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Hypolipidemic effect of chromium-modified enzymatic product of sulfated rhamnose polysaccharide from Enteromorpha prolifera in type 2 diabetic mice


Sulfated rhamnose polysaccharide (SRP) derived from Enteromorpha prolifera is a metal-ion chelating agent that could potentially be used to treat diabetes. The aim of our study was to determine the effect of a variant of SRP on DIABETES. First, we synthesized and characterized SRPE-3 chromium(III) [SRPE-3-Cr(III)] complex using an enzymatic method. The maximum chelation rate was 18.2% under optimal chelating conditions of pH 6.0, time 4 h, and temperature 60 °C. Fourier transform infrared spectroscopy results showed important sites for Cr(III)-binding were O–H and C=O groups. We then studied the hypolipidemic effects of SRPE-3-Cr(III) on type 2 diabetes mellitus (T2DM) induced by a high-fat, high-sucrose diet (HFSD). Decreased blood glucose content, body fat ratio, serum TG, TC, LDL-C, and increased serum HDL-C were observed after treatment with SRPE-3-Cr(III). In addition, SRPE-3-Cr(III) significantly reduced leptin, resistin, and TNF-α levels, and increased adiponectin contents relative to T2DM. Histopathology results also showed that SRPE-3-Cr(III) could alleviate the HFSD-lesioned tissues. SRPE-3-Cr(III) also improved lipid metabolism via a reduction in aspartate aminotransferase, alanine aminotransferase, fatty acid synthase, and acetyl-CoA carboxylase activities in the liver. SRPE-3-Cr(III) at low doses exhibited better lipid-lowering activities, hence, could be considered to be a novel compound to treat hyperlipidemia and also act as an anti-diabetic agent.


Type 2 diabetes mellitus (T2DM) is an increasing global health problem (Chen et al. 2019). T2DM is due to reduced insulin secretion from pancreatic β cells or insensitivity to the peripheral actions of insulin (Saravanakumar et al. 2021). Such insulin insensitivity is often exacerbated by excessive lipid deposition (Franks and Mccarthy 2016). Dyslipidemia is a common complication of hyperlipidemia, leading to the increase in free fatty acids, which can aggravate insulin resistance (Bagri et al. 2009; Zhao et al. 2020). Thus, most patients with diabetes need a combination of anti-diabetic medications to control their dyslipidemia. Available anti-diabetic drugs lower blood glucose levels through different mechanisms. However, use of these drugs is limited by their tolerance and safety. In addition, anti-diabetic drugs alone are not sufficient to control dyslipidemia (Suksomboon et al. 2014).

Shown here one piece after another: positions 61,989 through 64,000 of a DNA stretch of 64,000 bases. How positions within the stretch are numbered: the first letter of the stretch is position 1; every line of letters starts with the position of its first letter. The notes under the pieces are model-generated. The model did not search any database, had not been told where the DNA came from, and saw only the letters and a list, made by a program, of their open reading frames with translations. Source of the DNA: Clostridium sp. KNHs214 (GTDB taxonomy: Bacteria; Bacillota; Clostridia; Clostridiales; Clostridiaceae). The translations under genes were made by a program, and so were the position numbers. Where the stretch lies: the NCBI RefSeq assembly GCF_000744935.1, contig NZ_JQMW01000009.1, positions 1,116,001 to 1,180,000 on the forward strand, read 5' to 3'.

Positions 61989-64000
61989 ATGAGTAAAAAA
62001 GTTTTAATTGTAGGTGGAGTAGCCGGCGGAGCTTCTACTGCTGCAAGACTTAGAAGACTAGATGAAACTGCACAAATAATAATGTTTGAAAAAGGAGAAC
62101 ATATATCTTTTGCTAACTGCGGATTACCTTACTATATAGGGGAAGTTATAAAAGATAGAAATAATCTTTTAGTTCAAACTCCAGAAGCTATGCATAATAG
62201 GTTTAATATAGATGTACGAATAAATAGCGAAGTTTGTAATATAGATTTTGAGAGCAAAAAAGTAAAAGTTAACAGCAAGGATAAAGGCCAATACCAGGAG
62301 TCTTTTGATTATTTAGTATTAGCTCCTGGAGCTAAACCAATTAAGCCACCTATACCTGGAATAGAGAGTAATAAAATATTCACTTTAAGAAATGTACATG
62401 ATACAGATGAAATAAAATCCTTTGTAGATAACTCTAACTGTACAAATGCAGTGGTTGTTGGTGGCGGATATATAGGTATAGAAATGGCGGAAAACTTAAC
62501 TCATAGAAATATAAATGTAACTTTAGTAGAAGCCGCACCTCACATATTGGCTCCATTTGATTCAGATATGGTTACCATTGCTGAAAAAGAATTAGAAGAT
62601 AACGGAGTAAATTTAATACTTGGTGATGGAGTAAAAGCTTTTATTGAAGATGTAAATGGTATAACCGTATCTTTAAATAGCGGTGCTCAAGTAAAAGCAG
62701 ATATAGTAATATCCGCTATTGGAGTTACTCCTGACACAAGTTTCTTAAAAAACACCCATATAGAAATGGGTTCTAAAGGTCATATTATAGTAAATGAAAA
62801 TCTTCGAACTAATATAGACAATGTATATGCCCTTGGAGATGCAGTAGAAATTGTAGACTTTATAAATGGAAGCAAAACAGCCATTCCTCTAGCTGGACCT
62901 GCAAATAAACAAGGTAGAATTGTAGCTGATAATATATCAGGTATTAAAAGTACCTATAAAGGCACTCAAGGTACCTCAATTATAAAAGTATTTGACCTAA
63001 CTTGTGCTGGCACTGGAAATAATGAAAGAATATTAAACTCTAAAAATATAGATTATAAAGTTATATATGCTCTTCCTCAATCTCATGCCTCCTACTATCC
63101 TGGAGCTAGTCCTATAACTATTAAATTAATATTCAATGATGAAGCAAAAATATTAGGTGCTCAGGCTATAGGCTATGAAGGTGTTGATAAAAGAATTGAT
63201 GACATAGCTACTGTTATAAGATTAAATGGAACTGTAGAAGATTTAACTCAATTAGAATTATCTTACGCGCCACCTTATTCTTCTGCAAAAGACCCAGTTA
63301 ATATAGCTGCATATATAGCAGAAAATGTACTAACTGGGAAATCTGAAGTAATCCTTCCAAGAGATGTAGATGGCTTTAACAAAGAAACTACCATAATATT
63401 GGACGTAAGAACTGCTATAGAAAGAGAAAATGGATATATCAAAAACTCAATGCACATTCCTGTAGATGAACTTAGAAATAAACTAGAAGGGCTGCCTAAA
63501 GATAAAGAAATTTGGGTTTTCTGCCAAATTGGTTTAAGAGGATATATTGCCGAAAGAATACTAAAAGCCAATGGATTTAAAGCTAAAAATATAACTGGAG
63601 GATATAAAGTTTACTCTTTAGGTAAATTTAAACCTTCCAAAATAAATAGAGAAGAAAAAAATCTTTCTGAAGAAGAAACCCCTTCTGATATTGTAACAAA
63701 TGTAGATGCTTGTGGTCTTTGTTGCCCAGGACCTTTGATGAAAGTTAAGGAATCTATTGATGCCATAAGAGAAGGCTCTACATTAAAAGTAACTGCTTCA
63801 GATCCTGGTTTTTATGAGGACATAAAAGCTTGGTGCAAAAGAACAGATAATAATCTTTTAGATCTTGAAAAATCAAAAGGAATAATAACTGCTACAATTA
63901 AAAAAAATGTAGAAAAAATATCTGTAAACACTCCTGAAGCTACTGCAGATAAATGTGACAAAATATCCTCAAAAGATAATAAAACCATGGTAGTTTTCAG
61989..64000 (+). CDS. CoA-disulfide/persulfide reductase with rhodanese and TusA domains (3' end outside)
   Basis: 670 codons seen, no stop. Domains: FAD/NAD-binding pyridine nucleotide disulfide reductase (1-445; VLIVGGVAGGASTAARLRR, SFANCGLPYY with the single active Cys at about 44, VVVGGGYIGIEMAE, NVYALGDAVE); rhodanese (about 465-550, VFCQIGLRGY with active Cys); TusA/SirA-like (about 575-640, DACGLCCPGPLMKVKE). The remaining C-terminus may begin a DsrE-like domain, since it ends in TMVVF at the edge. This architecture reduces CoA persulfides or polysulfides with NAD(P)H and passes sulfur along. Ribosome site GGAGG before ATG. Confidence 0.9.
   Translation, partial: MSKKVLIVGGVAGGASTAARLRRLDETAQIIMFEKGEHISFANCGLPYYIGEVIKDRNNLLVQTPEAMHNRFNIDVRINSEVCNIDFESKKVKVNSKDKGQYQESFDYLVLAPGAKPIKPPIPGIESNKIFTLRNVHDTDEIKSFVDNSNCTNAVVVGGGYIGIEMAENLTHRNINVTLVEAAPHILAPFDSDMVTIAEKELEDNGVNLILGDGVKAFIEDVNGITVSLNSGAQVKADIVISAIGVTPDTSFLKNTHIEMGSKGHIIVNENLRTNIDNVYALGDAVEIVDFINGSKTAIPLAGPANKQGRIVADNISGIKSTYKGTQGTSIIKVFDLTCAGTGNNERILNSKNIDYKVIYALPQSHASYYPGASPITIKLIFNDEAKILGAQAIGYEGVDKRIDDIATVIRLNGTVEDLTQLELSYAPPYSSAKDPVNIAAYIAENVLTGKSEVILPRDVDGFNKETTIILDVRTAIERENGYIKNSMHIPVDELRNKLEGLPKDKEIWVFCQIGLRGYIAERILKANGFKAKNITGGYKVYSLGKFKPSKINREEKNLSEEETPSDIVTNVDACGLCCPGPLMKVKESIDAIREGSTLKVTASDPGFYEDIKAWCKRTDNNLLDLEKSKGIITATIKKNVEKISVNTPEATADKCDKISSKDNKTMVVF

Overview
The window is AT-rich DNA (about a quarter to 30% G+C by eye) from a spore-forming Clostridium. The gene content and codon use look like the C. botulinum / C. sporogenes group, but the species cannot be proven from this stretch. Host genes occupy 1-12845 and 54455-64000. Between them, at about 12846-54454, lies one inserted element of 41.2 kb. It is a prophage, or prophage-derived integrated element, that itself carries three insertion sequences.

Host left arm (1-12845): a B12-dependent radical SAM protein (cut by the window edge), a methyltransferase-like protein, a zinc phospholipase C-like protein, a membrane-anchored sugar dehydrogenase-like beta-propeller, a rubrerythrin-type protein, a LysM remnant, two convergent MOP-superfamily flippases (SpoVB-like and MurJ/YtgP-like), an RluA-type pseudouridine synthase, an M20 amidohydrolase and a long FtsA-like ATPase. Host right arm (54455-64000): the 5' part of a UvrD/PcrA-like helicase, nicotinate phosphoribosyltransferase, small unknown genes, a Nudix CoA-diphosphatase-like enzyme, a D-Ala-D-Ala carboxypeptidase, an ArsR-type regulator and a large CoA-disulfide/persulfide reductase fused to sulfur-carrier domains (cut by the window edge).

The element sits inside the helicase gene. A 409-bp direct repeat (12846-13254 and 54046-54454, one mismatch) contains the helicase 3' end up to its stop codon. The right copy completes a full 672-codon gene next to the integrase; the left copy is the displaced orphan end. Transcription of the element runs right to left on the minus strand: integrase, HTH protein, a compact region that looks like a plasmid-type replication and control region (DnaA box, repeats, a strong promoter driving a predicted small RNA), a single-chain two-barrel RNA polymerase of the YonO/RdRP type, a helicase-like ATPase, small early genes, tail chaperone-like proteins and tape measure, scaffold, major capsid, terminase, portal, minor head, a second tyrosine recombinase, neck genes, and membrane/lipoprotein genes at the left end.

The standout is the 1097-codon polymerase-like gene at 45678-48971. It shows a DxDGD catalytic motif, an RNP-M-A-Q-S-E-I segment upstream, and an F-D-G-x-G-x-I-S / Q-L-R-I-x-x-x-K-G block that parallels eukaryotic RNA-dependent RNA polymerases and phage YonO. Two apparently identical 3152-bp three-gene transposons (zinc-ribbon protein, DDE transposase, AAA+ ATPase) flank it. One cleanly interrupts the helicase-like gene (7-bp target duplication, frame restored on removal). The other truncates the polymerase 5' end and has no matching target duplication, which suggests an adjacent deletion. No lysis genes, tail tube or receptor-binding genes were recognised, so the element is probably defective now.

Chromium plays an important role in carbohydrate and lipid metabolism (Feng et al. 2018; Guo et al. 2020). Chromium deficiency is reported to be associated with insulin resistance and diabetes (Zhang et al. 2010). Various organic forms of Cr exist, with different forms having different bioavailability (Mowat 1994). Ligands can enhance the bioactivity of chromium complexes possibly better controlling diabetes. Wang et al. (2017) found that Cr supplemental as Inonotus obliquus polysaccharides–chromium(III) complex could decrease lipid peroxidation, improve impaired glucose tolerance, and reduce tissue damage in T2DM mice.

Sulfated rhamnose polysaccharide (SRP) derived from Enteromorpha prolifera is a group of heteropolysaccharides possessing significant bioactivities, such as antitumor, antiviral, and anticoagulant properties (Cui et al. 2018). Because of the negative charge of the sulfated polysaccharide and its ion-exchange capacity, the polysaccharide can act as a ligand for metal binding to exert synergistic biological activities (Chi et al. 2018; Wang et al. 2019). For example, Cui et al. (2019) prepared a rhamnan-type sulfated polysaccharide derivative, demonstrating that it could ameliorate the diabetic symptoms through the PI3K/PKB/GSK-3β signaling pathway. Ye et al. (2019) also reported that the sulfated rhamnose polysaccharides’ chromium(III) complex exhibited great hypoglycemic capacities in high-fat, high-sucrose diet (HFSD)-induced T2DM mice. However, to date, the effect of conditions including pH, temperature, and time on the chelation of SRP and hypolipidemic effect of SRP chromium(III) remain poorly understood.

In this study, the enzymatic product of SRP was first prepared then used to synthesize a chromium(III) complex. Next, its hypolipidemic activity in T2DM mice was evaluated. The synergistic effect between chromium, with its variety of biological activities, and the polysaccharide, with its unique structure and bioactivities, could be used to control blood lipid levels, hence be a promising alternative to treat T2DM.


Purification of enzymatic product of SRP and characterization of SRPE-1, SRPE-2, and SRPE-3

The enzymatic product of SRP was divided into three independent elution fractions after purification with Sephacryl S-300 HR column (Fig. 1A). According to the elution peak sequence obtained after concentration and dialysis, the three fractions were nominated as SRPE-1, SRPE-2, and SRPE-3. Based on the peak area in sephacryl S-300 HR chromatography, the mass ratio of SRPE-1, SRPE-2, and SRPE-3 was 1.5:0.6:2.8.

Fig. 1
figure 1

A Purification of enzymatic product of SRP. BD The effect of pH (B), temperature (C), and time (D) on the Cr(III) chelation rate of SRPE-3. E, F Fourier transform infrared spectroscopy spectrum of SRPE-3 (E) and SRPE-3-Cr(III) complex (F). Chelation condition: B-50 °C, 3 h; C-pH 6, 3 h; D-pH 6, 60 °C